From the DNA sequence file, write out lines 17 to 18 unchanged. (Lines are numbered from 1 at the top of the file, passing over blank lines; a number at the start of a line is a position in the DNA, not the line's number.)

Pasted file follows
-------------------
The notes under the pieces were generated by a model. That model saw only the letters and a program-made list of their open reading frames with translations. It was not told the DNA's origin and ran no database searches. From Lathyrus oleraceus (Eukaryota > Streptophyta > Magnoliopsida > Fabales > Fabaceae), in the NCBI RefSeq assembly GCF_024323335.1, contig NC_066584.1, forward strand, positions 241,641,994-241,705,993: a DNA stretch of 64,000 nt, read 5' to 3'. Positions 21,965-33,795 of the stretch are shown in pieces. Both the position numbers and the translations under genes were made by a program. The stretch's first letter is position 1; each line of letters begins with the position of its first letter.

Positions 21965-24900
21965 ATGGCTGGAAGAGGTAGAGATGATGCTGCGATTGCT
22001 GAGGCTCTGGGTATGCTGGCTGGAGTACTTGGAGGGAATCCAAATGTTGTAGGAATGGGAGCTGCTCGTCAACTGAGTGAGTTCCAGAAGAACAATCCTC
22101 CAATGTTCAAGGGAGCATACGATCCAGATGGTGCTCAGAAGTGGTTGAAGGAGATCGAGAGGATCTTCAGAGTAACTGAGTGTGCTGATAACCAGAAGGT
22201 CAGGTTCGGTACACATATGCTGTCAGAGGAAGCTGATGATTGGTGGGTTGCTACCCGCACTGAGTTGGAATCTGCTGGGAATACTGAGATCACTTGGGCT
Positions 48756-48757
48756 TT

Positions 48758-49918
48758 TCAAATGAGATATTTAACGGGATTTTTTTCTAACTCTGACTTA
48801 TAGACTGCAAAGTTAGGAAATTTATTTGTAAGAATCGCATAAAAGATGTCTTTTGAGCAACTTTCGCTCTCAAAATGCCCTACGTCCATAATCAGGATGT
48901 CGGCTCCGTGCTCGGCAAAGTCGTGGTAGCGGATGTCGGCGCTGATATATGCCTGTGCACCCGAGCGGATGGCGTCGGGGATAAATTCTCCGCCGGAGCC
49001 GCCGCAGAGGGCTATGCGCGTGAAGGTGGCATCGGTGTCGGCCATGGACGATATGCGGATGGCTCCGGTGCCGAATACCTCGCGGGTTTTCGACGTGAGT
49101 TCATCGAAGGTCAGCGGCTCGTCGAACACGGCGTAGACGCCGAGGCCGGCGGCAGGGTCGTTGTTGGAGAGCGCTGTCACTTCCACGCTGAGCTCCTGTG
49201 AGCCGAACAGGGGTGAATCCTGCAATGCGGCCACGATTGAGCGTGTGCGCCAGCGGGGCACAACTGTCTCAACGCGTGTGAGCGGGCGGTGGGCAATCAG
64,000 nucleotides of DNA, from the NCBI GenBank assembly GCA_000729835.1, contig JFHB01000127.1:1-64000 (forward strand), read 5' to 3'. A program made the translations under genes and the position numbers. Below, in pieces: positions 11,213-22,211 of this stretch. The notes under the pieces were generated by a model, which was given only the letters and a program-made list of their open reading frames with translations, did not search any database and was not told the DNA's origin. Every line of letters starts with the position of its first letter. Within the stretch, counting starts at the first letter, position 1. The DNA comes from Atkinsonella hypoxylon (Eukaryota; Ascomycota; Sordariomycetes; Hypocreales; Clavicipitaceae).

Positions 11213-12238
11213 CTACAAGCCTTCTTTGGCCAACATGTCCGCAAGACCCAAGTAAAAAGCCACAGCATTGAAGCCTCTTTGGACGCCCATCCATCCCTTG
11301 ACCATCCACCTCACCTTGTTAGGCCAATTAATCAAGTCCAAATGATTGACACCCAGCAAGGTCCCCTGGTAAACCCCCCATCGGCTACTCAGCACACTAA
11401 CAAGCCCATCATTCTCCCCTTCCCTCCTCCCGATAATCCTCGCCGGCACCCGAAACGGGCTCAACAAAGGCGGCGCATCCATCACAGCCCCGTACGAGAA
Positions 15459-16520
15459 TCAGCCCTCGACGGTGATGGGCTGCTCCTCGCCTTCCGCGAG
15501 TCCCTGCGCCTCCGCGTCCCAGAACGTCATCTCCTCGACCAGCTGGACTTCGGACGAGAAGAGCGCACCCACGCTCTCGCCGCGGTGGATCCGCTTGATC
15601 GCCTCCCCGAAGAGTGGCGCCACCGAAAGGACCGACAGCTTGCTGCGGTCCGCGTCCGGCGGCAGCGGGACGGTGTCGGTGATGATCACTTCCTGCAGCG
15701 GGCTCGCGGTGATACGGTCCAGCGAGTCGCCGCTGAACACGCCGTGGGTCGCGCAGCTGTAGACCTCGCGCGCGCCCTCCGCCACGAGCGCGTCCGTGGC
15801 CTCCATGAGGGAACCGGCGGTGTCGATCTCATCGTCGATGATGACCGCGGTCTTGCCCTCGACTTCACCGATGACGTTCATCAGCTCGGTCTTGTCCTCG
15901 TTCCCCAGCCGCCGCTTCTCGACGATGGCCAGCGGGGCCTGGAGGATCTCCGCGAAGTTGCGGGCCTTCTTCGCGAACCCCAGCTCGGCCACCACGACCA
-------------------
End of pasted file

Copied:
Positions 11213-12238
11213 CTACAAGCCTTCTTTGGCCAACATGTCCGCAAGACCCAAGTAAAAAGCCACAGCATTGAAGCCTCTTTGGACGCCCATCCATCCCTTG